4. Rep. John Rutherford, 4th C.D.
  5. Rep. Michael Waltz, 6th C.D.
  6. Rep. Bill Posey, 8th C.D.
  7. Rep. Daniel Webster, 11th C.D.
  8. Rep. Gus Bilirakis, 12th C.D.
  9. Rep. Ross Spano, 15th C.D.
  10. Rep. W. Gregory Steube, 17th C.D.
  11. Rep. Mario Diaz-Balart, 25th C.D.

Georgia (8/14)

  1. Rep. Earl L. “Buddy” Carter, 1st C.D.
  2. Rep. Drew Ferguson, 3rd C.D.
  3. Rep. Austin Scott, 8th C.D.
  4. Rep. Doug Collins, 9th C.D.
  5. Rep. Jody Hice, 10th C.D.
  6. Rep. Barry Loudermilk, 11th C.D.
  7. Rep. Rick W. Allen, 12th C.D.

Hawaii (0/2)

  • No Republican in delegation

Idaho (2/2)

  1. Rep. Russ Fulcher, 1st C.D.
  2. Rep. Mike Simpson, 2nd C.D.

Illinois (5/18)

  1. Rep. Mike Bost, 12th C.D.
  2. Rep. Darin LaHood, 18th C.D.

Indiana (7/9)

  1. Rep. Jackie Walorski, 2nd C.D.
  2. Rep. Jim Banks, 3rd C.D.
  3. Rep. James R. Baird, 4th C.D.
  4. Rep. Greg Pence, 6th C.D.
  5. Rep. Trey Hollingsworth, 9th C.D.

Iowa (1/4)

  1. Rep. Steve King, 4th C.D.

Kansas (3/4)

  1. Rep. Ron Estes, 4th C.D.
  2. Rep. Roger Marshall, 1st C.D.

Kentucky (5/6)

  • No Republican signed on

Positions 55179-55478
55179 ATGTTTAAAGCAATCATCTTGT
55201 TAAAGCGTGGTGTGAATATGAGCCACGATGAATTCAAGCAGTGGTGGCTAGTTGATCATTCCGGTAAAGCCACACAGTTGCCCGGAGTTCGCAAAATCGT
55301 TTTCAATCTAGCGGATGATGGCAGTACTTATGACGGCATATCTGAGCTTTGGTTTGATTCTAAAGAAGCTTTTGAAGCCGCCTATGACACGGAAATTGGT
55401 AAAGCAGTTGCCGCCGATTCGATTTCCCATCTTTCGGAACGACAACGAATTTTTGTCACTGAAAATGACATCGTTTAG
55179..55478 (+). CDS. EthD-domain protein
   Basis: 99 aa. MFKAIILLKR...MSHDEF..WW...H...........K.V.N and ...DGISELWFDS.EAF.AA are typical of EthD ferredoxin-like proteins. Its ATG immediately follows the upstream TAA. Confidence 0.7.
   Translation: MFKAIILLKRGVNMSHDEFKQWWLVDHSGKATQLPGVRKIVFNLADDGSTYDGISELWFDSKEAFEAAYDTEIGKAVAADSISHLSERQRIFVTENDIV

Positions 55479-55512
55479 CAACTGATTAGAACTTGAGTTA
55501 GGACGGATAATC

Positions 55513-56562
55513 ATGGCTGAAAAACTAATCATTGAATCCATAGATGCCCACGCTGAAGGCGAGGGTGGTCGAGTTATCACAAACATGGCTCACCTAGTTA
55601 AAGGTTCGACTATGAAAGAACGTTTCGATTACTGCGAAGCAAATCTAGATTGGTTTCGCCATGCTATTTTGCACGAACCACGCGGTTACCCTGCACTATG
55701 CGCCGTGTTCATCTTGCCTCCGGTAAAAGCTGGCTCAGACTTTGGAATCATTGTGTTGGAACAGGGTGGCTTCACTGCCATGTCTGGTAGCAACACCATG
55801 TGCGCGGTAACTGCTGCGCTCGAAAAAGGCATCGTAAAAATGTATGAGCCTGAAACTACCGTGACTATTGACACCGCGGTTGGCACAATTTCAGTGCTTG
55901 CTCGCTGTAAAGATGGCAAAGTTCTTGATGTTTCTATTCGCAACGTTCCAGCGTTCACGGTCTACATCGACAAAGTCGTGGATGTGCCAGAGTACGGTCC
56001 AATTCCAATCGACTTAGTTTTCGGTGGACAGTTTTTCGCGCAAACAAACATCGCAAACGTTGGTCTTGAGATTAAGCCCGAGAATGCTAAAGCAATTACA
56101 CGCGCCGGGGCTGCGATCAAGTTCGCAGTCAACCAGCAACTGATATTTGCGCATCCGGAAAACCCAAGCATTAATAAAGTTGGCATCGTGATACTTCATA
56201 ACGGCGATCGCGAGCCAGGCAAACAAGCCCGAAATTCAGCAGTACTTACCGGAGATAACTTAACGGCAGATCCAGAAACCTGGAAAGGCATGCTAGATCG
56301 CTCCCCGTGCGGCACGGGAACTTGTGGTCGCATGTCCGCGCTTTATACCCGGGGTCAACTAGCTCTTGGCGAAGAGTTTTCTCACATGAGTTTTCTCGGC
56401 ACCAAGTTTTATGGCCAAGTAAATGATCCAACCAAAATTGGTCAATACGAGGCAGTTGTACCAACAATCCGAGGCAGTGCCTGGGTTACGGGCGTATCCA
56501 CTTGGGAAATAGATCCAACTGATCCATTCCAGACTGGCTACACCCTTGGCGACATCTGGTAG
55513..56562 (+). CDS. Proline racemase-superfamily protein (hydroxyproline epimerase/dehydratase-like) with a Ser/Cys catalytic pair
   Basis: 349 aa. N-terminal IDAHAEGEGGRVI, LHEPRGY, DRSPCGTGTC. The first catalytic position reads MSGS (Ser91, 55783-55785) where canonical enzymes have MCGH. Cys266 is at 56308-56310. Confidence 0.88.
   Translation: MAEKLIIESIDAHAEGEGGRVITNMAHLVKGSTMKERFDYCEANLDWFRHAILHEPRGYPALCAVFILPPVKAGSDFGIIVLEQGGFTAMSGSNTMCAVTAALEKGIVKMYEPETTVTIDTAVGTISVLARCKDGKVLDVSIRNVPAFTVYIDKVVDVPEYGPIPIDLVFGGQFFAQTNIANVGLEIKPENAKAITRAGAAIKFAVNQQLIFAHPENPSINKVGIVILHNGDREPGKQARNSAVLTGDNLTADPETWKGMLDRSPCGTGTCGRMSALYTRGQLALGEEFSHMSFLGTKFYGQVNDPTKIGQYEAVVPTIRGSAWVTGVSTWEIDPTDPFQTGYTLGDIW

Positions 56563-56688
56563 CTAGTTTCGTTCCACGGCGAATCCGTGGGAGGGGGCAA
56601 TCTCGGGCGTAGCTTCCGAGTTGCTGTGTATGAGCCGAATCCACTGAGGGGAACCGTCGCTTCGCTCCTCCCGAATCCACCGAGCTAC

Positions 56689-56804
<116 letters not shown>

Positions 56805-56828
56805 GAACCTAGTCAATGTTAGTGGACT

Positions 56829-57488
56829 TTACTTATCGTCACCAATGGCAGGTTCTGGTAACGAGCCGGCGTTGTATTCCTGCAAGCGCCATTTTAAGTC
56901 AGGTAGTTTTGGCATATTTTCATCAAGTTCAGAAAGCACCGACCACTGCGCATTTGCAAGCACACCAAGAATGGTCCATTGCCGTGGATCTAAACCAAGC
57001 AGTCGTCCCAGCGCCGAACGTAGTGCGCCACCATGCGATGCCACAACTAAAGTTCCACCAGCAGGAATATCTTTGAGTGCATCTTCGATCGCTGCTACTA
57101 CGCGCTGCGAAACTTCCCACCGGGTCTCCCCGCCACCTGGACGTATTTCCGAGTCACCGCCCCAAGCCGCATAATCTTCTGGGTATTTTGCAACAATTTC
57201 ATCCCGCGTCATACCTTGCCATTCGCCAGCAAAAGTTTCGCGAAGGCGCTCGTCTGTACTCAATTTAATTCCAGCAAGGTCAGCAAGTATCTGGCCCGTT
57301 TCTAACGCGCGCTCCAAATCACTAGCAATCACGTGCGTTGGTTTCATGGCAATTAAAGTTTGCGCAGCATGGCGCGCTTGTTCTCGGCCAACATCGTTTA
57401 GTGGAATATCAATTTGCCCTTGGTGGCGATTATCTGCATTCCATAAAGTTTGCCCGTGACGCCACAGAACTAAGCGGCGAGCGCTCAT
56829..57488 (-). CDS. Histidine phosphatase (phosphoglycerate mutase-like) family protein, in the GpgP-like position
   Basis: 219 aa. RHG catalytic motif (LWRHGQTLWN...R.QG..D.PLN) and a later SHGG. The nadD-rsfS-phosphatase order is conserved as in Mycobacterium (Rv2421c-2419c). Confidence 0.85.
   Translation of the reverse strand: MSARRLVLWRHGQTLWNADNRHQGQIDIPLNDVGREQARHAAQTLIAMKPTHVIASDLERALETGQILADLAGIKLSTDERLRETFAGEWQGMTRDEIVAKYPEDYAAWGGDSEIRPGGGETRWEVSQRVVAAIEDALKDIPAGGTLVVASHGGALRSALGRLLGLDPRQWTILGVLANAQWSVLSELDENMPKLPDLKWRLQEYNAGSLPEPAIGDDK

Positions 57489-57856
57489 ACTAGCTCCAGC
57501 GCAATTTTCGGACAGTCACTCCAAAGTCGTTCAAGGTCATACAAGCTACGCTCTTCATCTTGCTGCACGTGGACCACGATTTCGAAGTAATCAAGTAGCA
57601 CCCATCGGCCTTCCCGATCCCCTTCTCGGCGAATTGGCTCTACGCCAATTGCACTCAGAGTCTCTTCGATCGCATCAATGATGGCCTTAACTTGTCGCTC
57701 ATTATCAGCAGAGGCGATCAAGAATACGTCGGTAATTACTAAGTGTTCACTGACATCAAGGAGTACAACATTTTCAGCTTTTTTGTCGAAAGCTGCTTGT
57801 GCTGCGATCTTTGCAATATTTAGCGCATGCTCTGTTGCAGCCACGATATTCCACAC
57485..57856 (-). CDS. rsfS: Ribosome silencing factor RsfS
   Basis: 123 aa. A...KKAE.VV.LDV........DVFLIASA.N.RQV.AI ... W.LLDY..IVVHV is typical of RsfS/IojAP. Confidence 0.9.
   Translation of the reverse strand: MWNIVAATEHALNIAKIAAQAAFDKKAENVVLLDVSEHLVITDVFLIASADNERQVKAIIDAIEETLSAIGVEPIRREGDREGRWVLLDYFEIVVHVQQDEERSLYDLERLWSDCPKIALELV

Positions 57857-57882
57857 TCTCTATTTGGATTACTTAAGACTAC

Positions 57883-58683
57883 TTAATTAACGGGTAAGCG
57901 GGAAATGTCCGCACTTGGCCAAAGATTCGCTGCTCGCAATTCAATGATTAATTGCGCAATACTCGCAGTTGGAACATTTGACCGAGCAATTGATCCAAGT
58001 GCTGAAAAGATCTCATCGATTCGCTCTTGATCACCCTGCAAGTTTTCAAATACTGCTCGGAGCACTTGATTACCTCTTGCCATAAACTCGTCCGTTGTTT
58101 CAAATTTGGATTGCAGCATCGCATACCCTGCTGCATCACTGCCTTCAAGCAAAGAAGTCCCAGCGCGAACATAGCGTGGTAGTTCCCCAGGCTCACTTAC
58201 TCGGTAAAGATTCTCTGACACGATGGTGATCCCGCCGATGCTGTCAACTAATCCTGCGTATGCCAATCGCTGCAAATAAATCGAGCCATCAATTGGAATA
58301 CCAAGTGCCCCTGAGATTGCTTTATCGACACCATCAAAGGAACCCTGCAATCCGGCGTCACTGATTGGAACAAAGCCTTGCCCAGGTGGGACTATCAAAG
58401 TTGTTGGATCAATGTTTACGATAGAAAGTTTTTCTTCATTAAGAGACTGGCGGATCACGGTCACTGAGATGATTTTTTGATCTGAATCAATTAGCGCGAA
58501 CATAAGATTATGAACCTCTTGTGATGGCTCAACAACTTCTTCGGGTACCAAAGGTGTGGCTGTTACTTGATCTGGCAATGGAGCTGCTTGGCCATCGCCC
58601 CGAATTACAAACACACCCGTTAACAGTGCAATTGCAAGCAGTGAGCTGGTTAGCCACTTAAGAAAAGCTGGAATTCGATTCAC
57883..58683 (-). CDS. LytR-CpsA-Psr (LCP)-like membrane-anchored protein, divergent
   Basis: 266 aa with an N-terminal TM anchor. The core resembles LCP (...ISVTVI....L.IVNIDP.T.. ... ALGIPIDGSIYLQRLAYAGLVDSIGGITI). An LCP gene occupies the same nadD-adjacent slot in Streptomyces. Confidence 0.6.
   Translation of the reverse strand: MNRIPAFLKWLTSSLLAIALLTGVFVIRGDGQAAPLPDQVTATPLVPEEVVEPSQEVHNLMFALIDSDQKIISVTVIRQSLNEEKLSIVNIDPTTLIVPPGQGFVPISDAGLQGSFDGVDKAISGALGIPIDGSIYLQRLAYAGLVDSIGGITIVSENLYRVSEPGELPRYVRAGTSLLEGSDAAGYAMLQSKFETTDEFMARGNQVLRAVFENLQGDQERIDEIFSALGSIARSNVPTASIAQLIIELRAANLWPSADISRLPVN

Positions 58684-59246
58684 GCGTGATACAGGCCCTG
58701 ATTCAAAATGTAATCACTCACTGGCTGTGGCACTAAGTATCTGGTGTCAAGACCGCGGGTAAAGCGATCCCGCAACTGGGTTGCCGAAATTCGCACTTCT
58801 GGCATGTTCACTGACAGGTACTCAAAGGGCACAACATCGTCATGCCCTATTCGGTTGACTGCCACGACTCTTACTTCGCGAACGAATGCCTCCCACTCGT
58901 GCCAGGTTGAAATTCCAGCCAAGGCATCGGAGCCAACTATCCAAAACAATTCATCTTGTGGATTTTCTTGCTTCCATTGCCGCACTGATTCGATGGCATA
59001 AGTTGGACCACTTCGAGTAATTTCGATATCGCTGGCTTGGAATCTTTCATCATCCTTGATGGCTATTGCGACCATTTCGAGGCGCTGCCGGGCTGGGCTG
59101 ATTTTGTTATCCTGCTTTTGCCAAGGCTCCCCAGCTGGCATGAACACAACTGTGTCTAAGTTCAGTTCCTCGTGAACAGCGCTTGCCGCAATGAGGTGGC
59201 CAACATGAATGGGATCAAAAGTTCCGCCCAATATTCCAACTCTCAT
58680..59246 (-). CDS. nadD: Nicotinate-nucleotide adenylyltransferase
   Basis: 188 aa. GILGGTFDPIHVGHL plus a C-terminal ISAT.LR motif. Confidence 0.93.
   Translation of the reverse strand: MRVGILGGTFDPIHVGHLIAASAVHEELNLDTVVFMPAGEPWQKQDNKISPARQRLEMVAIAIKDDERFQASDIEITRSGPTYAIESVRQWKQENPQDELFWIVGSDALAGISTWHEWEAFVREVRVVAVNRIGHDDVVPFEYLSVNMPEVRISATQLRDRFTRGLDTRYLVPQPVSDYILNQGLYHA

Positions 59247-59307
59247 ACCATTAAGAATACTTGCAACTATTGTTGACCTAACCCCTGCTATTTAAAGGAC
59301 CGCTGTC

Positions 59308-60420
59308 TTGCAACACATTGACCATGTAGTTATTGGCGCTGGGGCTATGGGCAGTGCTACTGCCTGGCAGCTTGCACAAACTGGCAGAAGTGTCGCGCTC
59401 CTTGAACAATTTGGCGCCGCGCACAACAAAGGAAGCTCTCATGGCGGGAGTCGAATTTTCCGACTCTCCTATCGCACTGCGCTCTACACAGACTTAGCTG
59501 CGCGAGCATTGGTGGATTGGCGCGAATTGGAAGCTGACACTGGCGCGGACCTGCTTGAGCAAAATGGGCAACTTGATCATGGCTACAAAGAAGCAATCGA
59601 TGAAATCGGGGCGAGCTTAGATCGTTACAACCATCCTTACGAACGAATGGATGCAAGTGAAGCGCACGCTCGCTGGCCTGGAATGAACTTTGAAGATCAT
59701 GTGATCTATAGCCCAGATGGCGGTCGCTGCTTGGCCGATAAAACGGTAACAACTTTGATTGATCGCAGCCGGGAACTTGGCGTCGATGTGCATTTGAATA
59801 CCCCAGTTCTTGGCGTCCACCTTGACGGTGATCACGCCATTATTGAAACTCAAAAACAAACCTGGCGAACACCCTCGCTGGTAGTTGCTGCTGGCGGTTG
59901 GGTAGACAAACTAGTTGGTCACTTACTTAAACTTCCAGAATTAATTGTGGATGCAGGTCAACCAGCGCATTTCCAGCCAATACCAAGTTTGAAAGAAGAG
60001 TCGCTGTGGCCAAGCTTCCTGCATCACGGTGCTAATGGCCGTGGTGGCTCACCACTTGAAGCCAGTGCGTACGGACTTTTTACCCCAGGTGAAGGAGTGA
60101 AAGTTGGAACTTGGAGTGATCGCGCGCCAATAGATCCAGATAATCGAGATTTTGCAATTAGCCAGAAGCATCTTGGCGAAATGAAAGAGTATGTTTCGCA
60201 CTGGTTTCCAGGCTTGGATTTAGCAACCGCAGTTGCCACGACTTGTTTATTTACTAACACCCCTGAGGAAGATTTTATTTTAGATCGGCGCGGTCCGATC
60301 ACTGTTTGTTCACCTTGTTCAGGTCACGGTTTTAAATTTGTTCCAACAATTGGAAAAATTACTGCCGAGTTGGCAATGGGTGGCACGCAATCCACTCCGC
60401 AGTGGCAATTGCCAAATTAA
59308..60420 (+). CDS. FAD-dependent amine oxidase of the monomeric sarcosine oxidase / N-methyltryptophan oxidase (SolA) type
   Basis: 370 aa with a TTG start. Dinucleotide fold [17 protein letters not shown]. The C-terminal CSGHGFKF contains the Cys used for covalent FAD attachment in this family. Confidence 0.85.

Louisiana (5/6)

  1. Rep. Steve Scalise, 1st C.D.
  2. Rep. Clay Higgins, 3rd C.D.
  3. Rep. Mike Johnson, 4th C.D.
  4. Rep. Ralph Abraham, 5th C.D.

Massachusetts (0/9)

  • No Republican in delegation

Maine (0/2)

  • No Republican in delegation

Maryland (1/8)

  1. Rep. Andy Harris, 1st C.D.

Michigan (6/14)

  1. Rep. Jack Bergman, 1st C.D.
  2. Rep. Bill Huizenga, 2nd C.D.
  3. Rep. John Moolenaar, 4th C.D.
  4. Rep. Tim Walberg, 7th C.D.

Minnesota (3/8)

  1. Rep. Jim Hagedorn, 1st C.D.
  2. Rep. Tom Emmer, 6th C.D.
  3. Rep. Pete Stauber, 8th C.D.

Mississippi (3/4)

  1. Rep. Trent Kelly, 1st C.D.
  2. Rep. Michael Guest, 3rd C.D.
  3. Rep. Steven Palazzo, 4th C.D.

Missouri (6/8)

  1. Rep. Sam Graves, 6th C.D.
  2. Rep. Vicky Hartzler, 4th C.D.
  3. Rep. Blaine Luetkemeyer, 3rd C.D.